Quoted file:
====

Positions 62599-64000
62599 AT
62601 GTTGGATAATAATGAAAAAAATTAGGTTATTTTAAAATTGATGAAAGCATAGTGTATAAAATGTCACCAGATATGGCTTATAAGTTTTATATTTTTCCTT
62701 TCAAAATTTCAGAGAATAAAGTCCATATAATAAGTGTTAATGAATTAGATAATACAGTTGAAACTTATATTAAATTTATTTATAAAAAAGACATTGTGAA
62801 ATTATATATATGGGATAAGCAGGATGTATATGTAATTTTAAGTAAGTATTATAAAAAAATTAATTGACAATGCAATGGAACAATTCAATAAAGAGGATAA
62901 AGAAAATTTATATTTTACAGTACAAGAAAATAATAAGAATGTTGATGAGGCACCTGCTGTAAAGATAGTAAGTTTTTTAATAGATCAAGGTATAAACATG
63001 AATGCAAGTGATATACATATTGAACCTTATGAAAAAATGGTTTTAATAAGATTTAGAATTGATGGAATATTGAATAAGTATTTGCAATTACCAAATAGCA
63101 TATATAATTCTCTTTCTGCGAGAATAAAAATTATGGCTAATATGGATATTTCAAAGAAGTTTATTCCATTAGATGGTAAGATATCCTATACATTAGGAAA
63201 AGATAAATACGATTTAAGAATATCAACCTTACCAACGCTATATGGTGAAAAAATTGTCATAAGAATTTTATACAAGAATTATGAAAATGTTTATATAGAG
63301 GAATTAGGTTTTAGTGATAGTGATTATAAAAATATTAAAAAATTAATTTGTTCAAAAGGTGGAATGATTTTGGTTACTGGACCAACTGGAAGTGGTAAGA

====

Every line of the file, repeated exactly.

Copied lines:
Positions 62599-64000
62599 AT
62601 GTTGGATAATAATGAAAAAAATTAGGTTATTTTAAAATTGATGAAAGCATAGTGTATAAAATGTCACCAGATATGGCTTATAAGTTTTATATTTTTCCTT
62701 TCAAAATTTCAGAGAATAAAGTCCATATAATAAGTGTTAATGAATTAGATAATACAGTTGAAACTTATATTAAATTTATTTATAAAAAAGACATTGTGAA
62801 ATTATATATATGGGATAAGCAGGATGTATATGTAATTTTAAGTAAGTATTATAAAAAAATTAATTGACAATGCAATGGAACAATTCAATAAAGAGGATAA
62901 AGAAAATTTATATTTTACAGTACAAGAAAATAATAAGAATGTTGATGAGGCACCTGCTGTAAAGATAGTAAGTTTTTTAATAGATCAAGGTATAAACATG
63001 AATGCAAGTGATATACATATTGAACCTTATGAAAAAATGGTTTTAATAAGATTTAGAATTGATGGAATATTGAATAAGTATTTGCAATTACCAAATAGCA
63101 TATATAATTCTCTTTCTGCGAGAATAAAAATTATGGCTAATATGGATATTTCAAAGAAGTTTATTCCATTAGATGGTAAGATATCCTATACATTAGGAAA
63201 AGATAAATACGATTTAAGAATATCAACCTTACCAACGCTATATGGTGAAAAAATTGTCATAAGAATTTTATACAAGAATTATGAAAATGTTTATATAGAG
63301 GAATTAGGTTTTAGTGATAGTGATTATAAAAATATTAAAAAATTAATTTGTTCAAAAGGTGGAATGATTTTGGTTACTGGACCAACTGGAAGTGGTAAGA